I cried when I had to give my first baby a bottle.

Breastfeeding Week

I cried when I had to give my first baby a bottle.

She was three weeks old and wasn't getting enough food. She was sleepy and fell asleep in the bath. I knew she needed a bottle of formula but that didn't make it any easier.

This is my story - my breastfeeding journey.

When you have a baby you simply think that you will be able to breastfeed. Well, I did anyway. I had no idea how long it would take or more importantly how hard it can be for some mums.

When I saw friends feeding it was simple and quick. They could pop their baby on the boob, give them a quick feed, and that was it. Of course by the time these mums were out and about their babies were often several months old and had been feeding for a while!

Breastmilk is incredible

As a new mum, we want to do the best for our babies and we have all heard how good breastfeeding is for our babies and for ourselves.

Breastmilk has a nearly perfect mix of vitamins, protein and fat. It provides everything your baby needs to grow. And its all wrapped up in a convenient container which is ready to go at any time of the day or night! 

Breastmilk is incredible! It contains antibodies that help babies fight off viruses and bacteria. Breastfeeding lowers a baby's risk of having asthma or allergies. Research shows that babies that are exclusively breastfed for the first 6 months, without any formula have fewer ear infections, respiratory illness, or bouts of diarrhoea.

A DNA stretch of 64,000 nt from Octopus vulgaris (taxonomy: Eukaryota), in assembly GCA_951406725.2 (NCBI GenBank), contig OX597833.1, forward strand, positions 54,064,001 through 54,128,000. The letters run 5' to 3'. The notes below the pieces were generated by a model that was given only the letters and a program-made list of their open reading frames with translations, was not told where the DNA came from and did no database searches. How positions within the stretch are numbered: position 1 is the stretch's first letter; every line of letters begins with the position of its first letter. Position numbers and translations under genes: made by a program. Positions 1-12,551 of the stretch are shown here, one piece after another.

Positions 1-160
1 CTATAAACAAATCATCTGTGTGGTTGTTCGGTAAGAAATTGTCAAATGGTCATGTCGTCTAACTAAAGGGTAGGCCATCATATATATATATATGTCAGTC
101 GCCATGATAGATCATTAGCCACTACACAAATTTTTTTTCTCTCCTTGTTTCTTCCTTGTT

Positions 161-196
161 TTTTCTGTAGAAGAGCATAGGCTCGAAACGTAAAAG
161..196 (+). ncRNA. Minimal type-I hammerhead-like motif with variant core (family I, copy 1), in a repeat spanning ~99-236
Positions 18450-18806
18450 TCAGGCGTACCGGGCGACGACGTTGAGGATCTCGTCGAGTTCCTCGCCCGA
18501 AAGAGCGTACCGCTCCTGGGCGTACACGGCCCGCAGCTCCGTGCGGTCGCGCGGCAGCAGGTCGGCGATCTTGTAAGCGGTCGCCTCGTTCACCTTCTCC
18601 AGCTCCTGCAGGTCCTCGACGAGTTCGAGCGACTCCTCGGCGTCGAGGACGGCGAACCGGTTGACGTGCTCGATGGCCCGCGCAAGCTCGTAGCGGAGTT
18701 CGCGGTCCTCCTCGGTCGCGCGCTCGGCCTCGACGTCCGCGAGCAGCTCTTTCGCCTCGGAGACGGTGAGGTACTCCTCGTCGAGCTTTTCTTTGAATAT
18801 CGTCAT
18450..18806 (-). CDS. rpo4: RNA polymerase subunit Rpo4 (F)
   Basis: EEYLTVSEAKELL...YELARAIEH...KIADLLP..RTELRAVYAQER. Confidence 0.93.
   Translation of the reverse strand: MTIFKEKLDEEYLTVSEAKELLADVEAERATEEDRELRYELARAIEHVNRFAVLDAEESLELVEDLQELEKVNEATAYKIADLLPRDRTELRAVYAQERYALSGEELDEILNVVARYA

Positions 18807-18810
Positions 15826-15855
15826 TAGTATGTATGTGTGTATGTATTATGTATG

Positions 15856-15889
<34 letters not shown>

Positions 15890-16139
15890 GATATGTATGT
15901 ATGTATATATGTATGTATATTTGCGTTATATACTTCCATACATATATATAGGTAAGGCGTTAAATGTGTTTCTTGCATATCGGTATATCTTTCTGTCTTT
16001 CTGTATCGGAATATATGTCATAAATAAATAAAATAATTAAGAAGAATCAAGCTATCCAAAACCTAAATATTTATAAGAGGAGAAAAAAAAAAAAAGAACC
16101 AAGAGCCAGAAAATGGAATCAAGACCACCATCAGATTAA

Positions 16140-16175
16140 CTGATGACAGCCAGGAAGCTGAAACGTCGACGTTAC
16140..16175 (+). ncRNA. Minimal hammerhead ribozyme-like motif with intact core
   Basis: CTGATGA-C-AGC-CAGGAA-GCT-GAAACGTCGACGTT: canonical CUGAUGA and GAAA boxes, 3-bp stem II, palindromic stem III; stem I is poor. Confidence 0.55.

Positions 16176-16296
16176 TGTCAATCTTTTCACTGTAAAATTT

I had read all the literature I was given - I knew that breastfeeding my baby could help protect me from several different types of cancer, I knew that breastmilk was the best first food for my baby. What I didn't know was that exclusively breastfeeding was not going to happen for me!

In the beginning

My first baby was an emergency c section. I didn't labour and she wasn't really ready to come out. So from the beginning, I was prepared that my milk may take a few days to come in. Looking back I never got the engorgement that the other mums talked about. I didn't need to drag the cabbage leaves out of the freezer and put them in my maternity bras. The first few days, like for many new mums feeding was difficult and pretty painful. I remember crying in pain one night when I had to latch her on. Feeling like I just couldn't do it again.